The business began in 1940, with a McDonald’s Bar-B-Q restaurant opened by brothers Richard and Maurice McDonald at San Bernardino, California. They had a staff of 20 attractive waitresses at a drive-in restaurant and 25 items menu that included barbecue ribs, beef, and pork sandwiches. They became the #1 teen hangout in the San Bernardino. Their introduction of the “Speedee Service System” in 1948 additional the system of the modern fast-food restaurant that the White Castle hamburger chain had already put into practice more than two decades earlier. The original mascot of McDonald’s was a man with a chef’s hat on the top of a hamburger shaped head whose name was “Speedee”. Speedee was finally replaced with Ronald McDonald by 1967 when the company first filed a U.S. trademark on a clown shaped man having puffed out costume legs. McDonald’s first filed for a U.S. trademark on the name “McDonald’s” on May 4, 1961, with the description “Drive-In Restaurant Services”, which continues to start through the end of December 2009. In the same year, on September 1961, the company filed a logo trademark on an overlapping, double curved “M” symbol.
The overlapping double curved “M” symbol logo was temporarily disfavored by September 1962, when a trademark was filed for a single curve, shaped over many of the early McDonald’s restaurants in the early years. Although the “Golden Curves” appeared in various forms, the present form as a letter “M” did not appear until November 1968, when the company applied for a U.S. trademark. The present corporation dates its founding to the opening of a franchised restaurant by Ray Kroc, in Des Plaines, Illinois, on April 1955, the ninth McDonald’s restaurant overall. Kroc later purchased the McDonald brothers’ equity in the company and leading its worldwide expansion, and the company became listed on the public stock markets in 1965.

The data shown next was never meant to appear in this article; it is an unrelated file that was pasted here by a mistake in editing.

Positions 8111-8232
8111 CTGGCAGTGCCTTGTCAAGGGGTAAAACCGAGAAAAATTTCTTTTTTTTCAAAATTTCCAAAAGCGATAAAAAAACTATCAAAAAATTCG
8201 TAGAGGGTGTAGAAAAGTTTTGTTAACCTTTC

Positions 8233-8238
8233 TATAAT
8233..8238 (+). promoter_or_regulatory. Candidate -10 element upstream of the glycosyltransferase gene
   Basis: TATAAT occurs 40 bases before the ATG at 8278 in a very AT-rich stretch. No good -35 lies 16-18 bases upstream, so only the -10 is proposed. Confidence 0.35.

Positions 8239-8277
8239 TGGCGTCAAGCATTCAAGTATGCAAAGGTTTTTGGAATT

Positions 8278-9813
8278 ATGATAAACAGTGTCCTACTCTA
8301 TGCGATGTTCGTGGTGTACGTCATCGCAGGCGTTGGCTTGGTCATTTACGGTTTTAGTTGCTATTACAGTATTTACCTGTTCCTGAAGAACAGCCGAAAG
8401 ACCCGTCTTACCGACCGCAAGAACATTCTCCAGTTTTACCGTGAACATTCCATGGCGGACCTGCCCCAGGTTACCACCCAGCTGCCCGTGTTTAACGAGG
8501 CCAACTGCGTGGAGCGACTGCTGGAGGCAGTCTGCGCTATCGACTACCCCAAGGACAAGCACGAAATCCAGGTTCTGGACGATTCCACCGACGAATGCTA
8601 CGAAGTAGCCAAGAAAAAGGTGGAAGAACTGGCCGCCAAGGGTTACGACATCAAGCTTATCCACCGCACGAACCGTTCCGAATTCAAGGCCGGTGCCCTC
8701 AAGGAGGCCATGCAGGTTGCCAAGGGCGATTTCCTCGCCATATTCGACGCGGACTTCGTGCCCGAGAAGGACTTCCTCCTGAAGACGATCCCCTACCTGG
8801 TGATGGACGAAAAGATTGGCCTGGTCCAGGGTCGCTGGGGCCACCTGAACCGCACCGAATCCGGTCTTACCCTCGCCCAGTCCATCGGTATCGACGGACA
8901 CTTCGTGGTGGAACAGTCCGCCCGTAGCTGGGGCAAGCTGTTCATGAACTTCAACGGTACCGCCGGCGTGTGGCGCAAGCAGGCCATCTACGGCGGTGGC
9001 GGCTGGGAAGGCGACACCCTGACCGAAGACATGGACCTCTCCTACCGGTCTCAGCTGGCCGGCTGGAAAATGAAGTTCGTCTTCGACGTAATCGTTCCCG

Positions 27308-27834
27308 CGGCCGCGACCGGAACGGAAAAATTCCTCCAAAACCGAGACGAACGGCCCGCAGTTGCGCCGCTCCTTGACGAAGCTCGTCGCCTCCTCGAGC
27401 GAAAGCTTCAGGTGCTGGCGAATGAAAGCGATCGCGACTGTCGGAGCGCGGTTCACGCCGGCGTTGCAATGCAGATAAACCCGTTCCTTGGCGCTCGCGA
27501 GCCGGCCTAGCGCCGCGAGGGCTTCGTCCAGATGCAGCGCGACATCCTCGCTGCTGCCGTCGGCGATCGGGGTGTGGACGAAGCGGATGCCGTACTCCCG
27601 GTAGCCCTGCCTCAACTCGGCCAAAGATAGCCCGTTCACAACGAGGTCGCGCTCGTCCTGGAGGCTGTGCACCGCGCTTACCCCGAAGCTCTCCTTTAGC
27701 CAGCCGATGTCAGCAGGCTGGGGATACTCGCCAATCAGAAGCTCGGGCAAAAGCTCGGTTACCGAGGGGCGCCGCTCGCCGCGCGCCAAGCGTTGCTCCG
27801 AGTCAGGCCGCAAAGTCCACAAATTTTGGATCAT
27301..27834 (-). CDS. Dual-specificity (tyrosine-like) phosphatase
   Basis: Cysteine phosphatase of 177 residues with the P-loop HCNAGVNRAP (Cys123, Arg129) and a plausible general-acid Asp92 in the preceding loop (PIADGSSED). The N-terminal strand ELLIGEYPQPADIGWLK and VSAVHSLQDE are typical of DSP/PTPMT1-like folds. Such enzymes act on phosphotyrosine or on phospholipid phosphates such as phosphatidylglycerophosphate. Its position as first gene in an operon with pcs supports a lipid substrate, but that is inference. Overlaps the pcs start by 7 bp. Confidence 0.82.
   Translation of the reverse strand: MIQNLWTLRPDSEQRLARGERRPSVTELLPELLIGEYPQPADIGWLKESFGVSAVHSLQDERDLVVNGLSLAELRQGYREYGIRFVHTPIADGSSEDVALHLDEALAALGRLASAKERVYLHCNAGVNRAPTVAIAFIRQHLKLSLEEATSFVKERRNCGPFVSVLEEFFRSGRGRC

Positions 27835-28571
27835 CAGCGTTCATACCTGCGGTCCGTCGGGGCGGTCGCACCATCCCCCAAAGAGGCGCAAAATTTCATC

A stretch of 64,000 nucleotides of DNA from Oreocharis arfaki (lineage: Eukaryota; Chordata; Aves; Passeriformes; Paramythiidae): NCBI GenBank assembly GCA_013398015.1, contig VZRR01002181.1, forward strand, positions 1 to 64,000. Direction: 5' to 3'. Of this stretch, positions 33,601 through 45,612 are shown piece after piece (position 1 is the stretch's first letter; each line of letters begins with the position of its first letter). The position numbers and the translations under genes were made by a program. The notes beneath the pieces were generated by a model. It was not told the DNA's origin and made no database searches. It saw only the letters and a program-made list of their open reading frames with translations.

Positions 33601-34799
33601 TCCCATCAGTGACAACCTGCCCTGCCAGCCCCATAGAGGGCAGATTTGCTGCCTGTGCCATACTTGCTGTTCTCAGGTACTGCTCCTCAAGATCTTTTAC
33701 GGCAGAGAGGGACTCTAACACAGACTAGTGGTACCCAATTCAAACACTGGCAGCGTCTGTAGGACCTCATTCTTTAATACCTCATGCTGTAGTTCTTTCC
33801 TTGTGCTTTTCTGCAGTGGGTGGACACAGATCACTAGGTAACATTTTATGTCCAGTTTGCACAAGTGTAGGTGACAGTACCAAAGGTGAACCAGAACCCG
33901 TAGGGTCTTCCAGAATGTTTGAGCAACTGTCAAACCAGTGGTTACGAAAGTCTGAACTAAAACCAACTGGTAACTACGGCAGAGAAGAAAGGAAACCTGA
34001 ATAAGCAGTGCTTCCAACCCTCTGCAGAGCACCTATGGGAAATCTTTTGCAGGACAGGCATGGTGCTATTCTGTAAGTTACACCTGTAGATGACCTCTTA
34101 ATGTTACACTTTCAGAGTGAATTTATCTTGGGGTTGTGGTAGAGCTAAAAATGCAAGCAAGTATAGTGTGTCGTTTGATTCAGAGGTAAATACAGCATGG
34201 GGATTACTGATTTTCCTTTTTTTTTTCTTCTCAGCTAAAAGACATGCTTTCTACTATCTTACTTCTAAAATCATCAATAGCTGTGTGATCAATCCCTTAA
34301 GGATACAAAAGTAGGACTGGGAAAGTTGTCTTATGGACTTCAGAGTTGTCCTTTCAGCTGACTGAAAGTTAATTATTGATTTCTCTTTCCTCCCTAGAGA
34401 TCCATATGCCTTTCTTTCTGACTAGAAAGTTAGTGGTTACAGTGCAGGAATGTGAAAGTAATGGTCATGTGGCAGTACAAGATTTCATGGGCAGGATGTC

Kroc was also noted for aggressive business practices, compelling the McDonald brothers to leave the fast food industry. The McDonald brothers and Kroc feuded over control of the business. The San Bernardino store was destroying in 1976 and the site was sold to the Juan Pollo restaurant chain. It now serves as headquarters for the Juan Pollo chain, as well as a McDonald’s. With the expansion of McDonald’s into many international markets, the company has become a symbol of globalization and the spread of the American way of life. Its influence has also made it a frequent topic of public debates about obesity, corporate ethics and consumer responsibility.
The McDonald’s headquarters complex, McDonald’s Plaza, is located in Oak Brook, Illinois. It stays on the site of the former headquarters and stabling area of Paul Butler, the founder of Oak Brook. McDonald’s moved into the Oak Brook facility from an office within the Chicago Loop in 1971.